Preeclampsia exposed offspring have greater body mass index than non-exposed offspring during peripubertal life: A meta-analysis
This study evaluates the effect of preeclampsia on body mass index (BMI) of offspring who were exposed to preeclampsia in utero.MethodsData were obtained from studies identified by a literature search in electronic databases. Random-effects metanalyses were conducted to achieve mean difference in BMI, waist circumference, gestation length, and birthweight between preeclampsia exposed (PE) and non-exposed (non-PE) offspring older than 5 years. Metaregression analyses were performed to identify factors affecting offspring BMI.ResultsSixteen studies (11639 PE offspring; age 15.5 years [14.2, 16.8]; 33.3% [32.6, 33.9] males vs 526,576 non-PE offspring; age 15.7 years [15.0, 16.4]; 42.6% [40.6, 44.5] male) were used. Gestation duration and birthweight of PE fetuses were significantly lesser than those of non-PE fetuses (mean difference (MD) −0.66 weeks [−1.25, −0.07]; p = 0.03 and MD −207.9 [−344.0, −71.8]; p = 0.003) respectively. BMI of PE offspring was significantly higher than non-PE offspring (MD 0.54 kg/m2 [0.27, 0.82]; p = 0.0001). Odds of being obese was significantly higher in PE than non-PE offspring (odds ratio 2.12 [1.70, 2.66]; P
The objective of this study was to estimate the risk of perinatal complications among MHO women compared to normal weight women.
In the past three decades, the incidence of preeclampsia, characterized by hypertension, proteinuria and end organ damage, has significantly increased in the U.S., in association with an increase in maternal weight. There is a gap in our understanding regarding how obesity influences preeclampsia. Ankiryn-repeat-and-SOCS-box-containing-protein 4 (ASB4) contributes to the differentiation of trophoblast stem cells into the giant trophoblast cells necessary for embryo implantation in mice. ASB4-null females develop preeclampsia-like phenotypes during pregnancy.
In this study, the impact of prenatal infection (PNI), using a naturally occurring rodent pathogen, Mycoplasma pulmonis (MP), on adult body weight and cardiovascular function was evaluated. Pregnant Sprague Dawley rats were infected with MP on gestational day 14 and gave birth naturally. Adult PNI offspring of weighed more than controls, but resting mean arterial pressure (MAP) was unchanged. Subcutaneous injection of angiotensin II (Ang II; 10 μg/kg) elicited a rise in MAP that was greater in both male and female PNI offspring compared to controls (P
Right now, one in 12 children and adolescents in the US are severely obese. If that isn’t startling enough, consider this: among 12-to-15-year-olds, that number jumps to one in 10 — and among 16-to-19-year-olds, it is one in seven. According to the American Academy of Pediatrics (AAP), the best hope for many of these youths may be bariatric surgery. Bariatric surgery is surgery that helps with weight loss by making the stomach smaller and making other changes in the digestive system. It’s jarring to think about doing irreversible surgery on an adolescent — or a child, as the AAP discourages age limi...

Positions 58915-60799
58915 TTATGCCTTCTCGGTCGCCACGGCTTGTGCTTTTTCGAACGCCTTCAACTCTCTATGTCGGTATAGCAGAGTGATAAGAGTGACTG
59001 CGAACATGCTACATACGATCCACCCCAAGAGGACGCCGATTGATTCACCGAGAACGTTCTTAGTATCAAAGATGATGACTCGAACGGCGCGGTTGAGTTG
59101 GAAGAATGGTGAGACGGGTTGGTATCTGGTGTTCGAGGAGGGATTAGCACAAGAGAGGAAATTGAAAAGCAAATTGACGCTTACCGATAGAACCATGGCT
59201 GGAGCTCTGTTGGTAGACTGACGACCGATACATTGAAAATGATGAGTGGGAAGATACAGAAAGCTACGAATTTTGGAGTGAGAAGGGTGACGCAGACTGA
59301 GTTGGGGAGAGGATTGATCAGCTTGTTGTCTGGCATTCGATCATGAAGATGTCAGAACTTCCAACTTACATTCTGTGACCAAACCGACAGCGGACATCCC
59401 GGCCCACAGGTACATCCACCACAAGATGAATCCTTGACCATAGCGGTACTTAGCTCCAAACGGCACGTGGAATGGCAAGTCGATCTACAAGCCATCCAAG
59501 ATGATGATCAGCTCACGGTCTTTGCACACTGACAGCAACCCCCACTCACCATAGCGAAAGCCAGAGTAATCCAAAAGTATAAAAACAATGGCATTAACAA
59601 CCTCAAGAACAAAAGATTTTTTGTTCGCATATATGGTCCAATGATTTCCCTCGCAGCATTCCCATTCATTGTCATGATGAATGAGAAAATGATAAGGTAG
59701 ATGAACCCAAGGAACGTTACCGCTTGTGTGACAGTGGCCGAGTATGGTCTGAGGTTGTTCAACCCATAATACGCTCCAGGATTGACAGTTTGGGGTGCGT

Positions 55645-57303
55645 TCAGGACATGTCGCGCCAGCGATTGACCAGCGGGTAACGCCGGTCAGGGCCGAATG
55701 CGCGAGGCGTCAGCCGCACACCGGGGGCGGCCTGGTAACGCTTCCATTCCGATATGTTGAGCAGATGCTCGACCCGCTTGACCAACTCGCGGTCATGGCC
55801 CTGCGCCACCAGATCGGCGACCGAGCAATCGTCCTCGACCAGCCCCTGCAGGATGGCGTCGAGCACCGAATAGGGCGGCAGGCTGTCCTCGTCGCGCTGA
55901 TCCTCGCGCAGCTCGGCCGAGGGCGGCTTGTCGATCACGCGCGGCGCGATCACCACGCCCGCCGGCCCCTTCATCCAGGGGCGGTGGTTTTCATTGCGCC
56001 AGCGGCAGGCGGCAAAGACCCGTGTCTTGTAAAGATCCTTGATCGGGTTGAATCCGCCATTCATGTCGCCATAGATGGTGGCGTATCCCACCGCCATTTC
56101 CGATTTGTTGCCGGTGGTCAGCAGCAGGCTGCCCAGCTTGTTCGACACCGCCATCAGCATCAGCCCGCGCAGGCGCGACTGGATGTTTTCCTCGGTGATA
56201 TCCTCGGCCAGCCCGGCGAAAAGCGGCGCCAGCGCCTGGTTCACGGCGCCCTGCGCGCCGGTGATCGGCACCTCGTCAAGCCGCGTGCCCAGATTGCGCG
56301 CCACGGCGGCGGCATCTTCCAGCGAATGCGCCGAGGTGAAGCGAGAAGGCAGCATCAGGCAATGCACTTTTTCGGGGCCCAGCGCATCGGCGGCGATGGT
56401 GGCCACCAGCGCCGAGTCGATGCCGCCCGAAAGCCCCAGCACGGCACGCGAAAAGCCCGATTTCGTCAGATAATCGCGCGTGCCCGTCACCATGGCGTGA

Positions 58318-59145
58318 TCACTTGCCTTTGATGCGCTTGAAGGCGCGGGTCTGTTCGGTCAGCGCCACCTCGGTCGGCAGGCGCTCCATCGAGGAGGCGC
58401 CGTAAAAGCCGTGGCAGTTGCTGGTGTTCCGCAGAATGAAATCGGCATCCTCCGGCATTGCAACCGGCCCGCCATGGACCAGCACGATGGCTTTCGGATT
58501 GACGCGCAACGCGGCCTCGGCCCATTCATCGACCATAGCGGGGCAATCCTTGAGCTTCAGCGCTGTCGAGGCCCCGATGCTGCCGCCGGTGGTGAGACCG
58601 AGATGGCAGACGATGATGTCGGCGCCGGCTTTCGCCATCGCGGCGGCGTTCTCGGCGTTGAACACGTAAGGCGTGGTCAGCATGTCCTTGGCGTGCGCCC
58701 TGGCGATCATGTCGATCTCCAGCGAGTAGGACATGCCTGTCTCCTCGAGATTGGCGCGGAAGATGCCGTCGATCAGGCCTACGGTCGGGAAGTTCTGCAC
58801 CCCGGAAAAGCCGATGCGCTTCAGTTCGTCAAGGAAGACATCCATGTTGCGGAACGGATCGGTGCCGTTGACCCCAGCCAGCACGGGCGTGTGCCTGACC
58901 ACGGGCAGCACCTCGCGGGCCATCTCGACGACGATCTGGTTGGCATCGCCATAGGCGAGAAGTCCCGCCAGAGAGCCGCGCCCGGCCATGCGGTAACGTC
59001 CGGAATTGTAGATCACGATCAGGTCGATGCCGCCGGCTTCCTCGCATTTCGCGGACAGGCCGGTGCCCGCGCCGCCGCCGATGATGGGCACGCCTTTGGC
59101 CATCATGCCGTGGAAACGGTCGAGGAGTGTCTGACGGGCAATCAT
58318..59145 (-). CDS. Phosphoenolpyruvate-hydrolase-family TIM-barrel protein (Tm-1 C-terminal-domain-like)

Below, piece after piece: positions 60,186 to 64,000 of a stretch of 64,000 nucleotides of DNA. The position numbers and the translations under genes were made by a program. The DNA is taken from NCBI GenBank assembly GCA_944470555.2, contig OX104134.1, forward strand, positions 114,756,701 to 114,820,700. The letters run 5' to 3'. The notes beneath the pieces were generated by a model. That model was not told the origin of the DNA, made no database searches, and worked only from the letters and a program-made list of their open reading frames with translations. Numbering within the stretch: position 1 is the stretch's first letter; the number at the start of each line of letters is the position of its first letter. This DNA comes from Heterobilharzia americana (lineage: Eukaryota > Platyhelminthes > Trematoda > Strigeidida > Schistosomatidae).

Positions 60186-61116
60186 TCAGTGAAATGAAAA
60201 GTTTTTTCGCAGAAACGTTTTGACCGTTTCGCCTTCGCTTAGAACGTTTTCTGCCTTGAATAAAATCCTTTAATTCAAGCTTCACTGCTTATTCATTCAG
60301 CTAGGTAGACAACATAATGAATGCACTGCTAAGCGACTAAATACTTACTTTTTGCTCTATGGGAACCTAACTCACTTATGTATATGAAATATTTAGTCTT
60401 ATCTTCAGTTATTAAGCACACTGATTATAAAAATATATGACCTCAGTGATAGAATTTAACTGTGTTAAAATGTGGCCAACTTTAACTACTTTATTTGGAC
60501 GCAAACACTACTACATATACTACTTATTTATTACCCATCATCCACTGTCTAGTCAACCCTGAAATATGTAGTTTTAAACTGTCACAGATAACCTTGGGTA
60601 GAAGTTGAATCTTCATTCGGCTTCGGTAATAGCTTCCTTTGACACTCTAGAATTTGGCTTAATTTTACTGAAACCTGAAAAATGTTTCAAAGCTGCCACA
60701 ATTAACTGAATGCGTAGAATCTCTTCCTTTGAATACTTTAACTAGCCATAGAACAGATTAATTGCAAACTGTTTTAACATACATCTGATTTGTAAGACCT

(Reuters Health) - Obese women who have weight-loss surgery between pregnancies may be less likely to experience complications like high blood pressure and preterm births in their second pregnancy, a recent study suggests.
Conclusion(s)Childhood adiposity was associated with increased risk of pregnancy hypertension, with the association of childhood abdominal obesity independent of adult abdominal obesity. Women who were persistently overweight/obese or abdominally obese since childhood had the highest risk of pregnancy hypertension.
Worldwide, hypertension (high blood pressure) and complications that stem from it are the second leading cause of maternal mortality. In fact, it causes about one in six maternal deaths. Among pregnant women in the US, rates of both chronic high blood pressure and pregnancy-related high blood pressure are rising. One reason this is worrisome is that high blood pressure is a major factor in preeclampsia, a potentially life-threatening condition that may affect women late in pregnancy and in the early weeks after birth. Now a study in Obstetrics and Gynecology suggests that a team approach to monitoring blood pressure at hom...
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Publication date: Available online 1 October 2019Source: Journal of the Academy of Nutrition and DieteticsAuthor(s): Claudia Nieto, Lizbeth Tolentino-Mayo, Eric Monterrubio-Flores, Catalina Medina, Sofia Rincón-Gallardo Patiño, Rebeca Aguirre-Hernández, Simón BarqueraAbstractBackgroundNon-communicable diseases, such as obesity, diabetes, and hypertension, can be prevented and treated through a balanced nutrient-rich diet. Nutrition labels have been recognized as crucial to preventing obesity and non-communicable diseases through a healthier diet.ObjectiveOur aim was to examine the association be...
Conclusion: It was concluded that hypertension risk was positively associated with being overweight, obesity, age and consumption of salted meat.It was inter aliaemphasized that engagement in healthy eating with less consumption of salted meats, and more consumption of fruits would assist in controlling hypertension among Ghanaian women.